Why in hell did he make up such a childish story?
                            What┤s so bad about sex that jms must write this?

                            It could have been intresting to see what kind of positions can be introduced by an alien.

                            wkr
                            nyarlat
                            Ivanova and sex! how can you say its a bad episode? i enjoy watching her no matter what
                            but that's your opinion
                            Sleeping in Light-----Darnit! Shut the Window.

                            Comment


                            • #15
                              I would have to say the Byron thread was my least favorite part of the series. Despite the fact that the Telepath crisis is a very important part of the big story, the character was beyond annoying.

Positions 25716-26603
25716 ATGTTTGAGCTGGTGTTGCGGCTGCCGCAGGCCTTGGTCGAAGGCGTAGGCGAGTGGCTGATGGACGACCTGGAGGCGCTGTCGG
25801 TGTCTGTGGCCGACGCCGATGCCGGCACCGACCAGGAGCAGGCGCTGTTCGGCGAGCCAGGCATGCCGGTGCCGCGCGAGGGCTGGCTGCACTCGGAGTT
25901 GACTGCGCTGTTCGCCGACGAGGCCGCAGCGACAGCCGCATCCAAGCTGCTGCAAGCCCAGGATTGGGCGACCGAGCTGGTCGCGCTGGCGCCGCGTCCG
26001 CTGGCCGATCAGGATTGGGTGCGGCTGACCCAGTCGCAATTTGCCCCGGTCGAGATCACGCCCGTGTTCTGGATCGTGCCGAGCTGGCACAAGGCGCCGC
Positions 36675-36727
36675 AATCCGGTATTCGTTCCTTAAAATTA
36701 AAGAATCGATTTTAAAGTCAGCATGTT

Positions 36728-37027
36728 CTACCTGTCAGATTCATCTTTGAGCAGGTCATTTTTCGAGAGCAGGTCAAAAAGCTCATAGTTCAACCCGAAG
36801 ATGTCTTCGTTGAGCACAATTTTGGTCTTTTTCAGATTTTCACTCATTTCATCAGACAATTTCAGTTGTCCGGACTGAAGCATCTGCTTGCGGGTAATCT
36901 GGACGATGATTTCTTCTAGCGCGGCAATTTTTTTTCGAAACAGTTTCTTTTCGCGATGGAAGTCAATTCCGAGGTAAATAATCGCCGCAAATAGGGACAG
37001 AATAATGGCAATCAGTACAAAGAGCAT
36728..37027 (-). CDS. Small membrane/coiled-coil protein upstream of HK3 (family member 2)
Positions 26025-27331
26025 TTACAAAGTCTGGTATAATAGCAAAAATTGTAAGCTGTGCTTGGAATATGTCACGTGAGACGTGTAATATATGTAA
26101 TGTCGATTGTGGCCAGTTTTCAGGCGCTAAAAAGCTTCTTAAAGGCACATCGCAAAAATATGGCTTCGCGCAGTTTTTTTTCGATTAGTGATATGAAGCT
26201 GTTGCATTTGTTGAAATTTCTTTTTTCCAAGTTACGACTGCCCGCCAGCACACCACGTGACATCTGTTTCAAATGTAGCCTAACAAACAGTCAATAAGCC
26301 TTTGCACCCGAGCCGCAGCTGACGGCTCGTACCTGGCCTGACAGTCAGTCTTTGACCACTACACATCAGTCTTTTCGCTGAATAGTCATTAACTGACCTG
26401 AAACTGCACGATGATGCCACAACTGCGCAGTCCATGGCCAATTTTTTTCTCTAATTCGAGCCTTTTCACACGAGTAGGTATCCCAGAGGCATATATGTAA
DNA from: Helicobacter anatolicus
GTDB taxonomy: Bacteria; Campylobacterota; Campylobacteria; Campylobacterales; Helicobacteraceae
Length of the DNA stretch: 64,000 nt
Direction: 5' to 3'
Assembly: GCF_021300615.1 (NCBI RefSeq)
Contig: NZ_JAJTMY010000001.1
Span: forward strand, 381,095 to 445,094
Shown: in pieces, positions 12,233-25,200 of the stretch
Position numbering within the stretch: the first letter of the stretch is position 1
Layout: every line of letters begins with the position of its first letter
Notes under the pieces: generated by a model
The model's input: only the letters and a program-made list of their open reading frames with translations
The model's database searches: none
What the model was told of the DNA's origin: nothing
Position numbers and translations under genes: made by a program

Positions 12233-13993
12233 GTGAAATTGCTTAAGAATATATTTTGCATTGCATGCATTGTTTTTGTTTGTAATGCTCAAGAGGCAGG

The next two aren't really subplots per se, but were among some of my least favorite parts of the series.

                              Some of Sheridan's "lessons" he quoted from his father were tiresome, very cliche.

                              And, some of JMS' "humor" fell a little short of the mark as well. The "how many Mindbari does it take to change a lightbulb" was just awful. However, I did find the Centauri version amusing.
                              "The cat is not evil for killing the rat, nor is the rat evil for stealing the grain. Each acts according to its nature." Master Po - Kung Fu:TOS